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Sunday, May 30, 2010

A Moment on the Lips, Forever on the... History Books

It's a very interesting moment in the social evolution of our country. As our political and military leaders are about to end the military policy of "Don't Ask, Don't Tell", (the policy instated in 1993 which allowed gay persons to serve in the military as long as they weren't "out of the closet"), it's interesting to watch a social history of a nation unfold before our very eyes.
For those of us who studied history in high school and college, we understand that the current American fight for gay civil rights is absolutely no different than our country's previous fights for the civil rights of African Americans, women and any other "minorities". In other words, slowly but surely, those rights are won for every minority, and as time passes, we look back and wonder what all the fuss was about. There are all those old photographs of the white people, standing on the sidelines, screaming hatefully at the nine black students as they entered the halls of Central High School in Little Rock, Arkansas in 1957. And we look at the photographs of those people who screamed and spewed hatred, and we wonder how those people could have been so hateful and so unbelievably ignorant. But it's also interesting, how, as a new civil rights battle is being waged, as the one for gay civil rights is being fought now, no one thinks they are "the people in those photographs".
Take, for instance, Colin Powell's appearance on this morning's "This Week" on ABC. Powell was asked about the nearing end of Don't Ask, Don't Tell, and he was shown a videotape of himself in front of Congress in 1993 testifying that gay persons being "open" in the military was incompatible with having an effective military. The commentator asked why Powell has now changed his mind and supports the end of Don't Ask, Don't Tell. We held our breath. And then came the very disappointing answer. Powell said all the polite things, that "times have changed", "society has changed", blah, blah, blah. Right. Just for once we'd like to hear someone like Colin Powell tell the truth. Powell should have said, "In 1993 I was ignorant. In 1993 I was homophobic. I didn't understand a lot about basic human sexuality back then, and I let my ignorance and homophobia rule my decision making process. That was wrong, and I was wrong. But now it's time to correct that wrong."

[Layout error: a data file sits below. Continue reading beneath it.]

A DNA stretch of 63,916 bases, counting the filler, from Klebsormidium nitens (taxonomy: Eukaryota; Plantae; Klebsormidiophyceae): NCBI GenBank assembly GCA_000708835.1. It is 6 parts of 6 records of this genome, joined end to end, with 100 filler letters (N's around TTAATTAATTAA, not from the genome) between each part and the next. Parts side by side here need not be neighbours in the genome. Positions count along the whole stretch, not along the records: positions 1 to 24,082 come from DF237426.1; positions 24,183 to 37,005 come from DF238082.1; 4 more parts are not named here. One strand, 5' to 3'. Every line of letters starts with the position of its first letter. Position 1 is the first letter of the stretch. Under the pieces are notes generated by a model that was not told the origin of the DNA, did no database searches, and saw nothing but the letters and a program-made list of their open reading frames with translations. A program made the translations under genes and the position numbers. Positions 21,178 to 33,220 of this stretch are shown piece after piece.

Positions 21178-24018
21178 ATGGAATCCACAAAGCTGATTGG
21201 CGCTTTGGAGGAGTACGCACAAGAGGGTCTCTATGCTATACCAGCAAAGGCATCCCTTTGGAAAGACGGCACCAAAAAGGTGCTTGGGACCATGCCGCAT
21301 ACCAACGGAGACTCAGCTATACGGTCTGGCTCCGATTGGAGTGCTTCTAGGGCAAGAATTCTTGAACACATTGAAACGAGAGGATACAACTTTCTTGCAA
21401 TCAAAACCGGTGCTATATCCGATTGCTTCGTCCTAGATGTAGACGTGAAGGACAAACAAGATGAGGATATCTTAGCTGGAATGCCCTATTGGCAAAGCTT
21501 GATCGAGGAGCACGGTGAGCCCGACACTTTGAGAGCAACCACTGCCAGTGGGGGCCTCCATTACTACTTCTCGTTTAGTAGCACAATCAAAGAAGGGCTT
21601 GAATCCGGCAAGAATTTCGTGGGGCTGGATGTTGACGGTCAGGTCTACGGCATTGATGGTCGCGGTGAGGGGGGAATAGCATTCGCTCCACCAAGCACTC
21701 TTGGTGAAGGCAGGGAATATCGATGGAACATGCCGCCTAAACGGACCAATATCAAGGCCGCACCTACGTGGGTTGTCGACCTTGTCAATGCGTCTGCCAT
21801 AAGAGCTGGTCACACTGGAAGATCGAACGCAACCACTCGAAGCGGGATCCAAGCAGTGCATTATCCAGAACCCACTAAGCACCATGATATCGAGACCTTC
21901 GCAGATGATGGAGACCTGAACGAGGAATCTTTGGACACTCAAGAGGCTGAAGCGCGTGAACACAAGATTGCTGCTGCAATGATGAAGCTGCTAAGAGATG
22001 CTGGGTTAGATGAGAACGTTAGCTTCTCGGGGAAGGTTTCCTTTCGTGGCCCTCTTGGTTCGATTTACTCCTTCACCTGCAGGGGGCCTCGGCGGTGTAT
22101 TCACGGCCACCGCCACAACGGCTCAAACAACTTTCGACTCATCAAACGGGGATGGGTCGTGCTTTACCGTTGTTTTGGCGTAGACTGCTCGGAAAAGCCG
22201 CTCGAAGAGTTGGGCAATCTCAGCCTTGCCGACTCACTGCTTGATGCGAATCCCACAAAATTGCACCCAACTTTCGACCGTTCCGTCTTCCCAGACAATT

But if you think you're going to hear anyone "in the photograph" admit later that they were ignorant, and didn't know what they were talking about in the past, you're going to be waiting a long time. Yes, society has changed, the general public is more accepting of homosexuality now. Hooray for society; let's hand out the medals. But the truth is that slavery was wrong in 1764, it was wrong in 1864, and it was wrong in 1964 when Pres. Johnson signed the Civil Rights Act, and as a nation, we slowly started to make up for the wrongs of slavery. And homophobia was wrong in 1993, when Colin Powell was suffering from it, just as it's wrong now, when he's a little less homophobic. A sin against society is always a sin, whether the people of that society realize it or not, but when they do finally realize they've sinned, the only way to completely heal from it is for those people "in the photographs" to admit that they were wrong. Even George Wallace, the infamous Governor of Alabama who "stood in the schoolhouse doors" to keep black students from entering, later in life publically admitted he was wrong.
So yes, Colin Powell, unfortunately when our grandchildren look back on this time and wonder how people could have been so ignorant about homosexuality, and why they went to such great lengths to perpetuate that ignorance, even to the point of hatred and discrimination, you're going to be one of those people "in the photographs". You're going to be one of the George Wallace's of the gay civil rights movement. The only way for you and others like you to reserve a place of dignity in the history books of our nation is to now admit that you were wrong. It's not too late.

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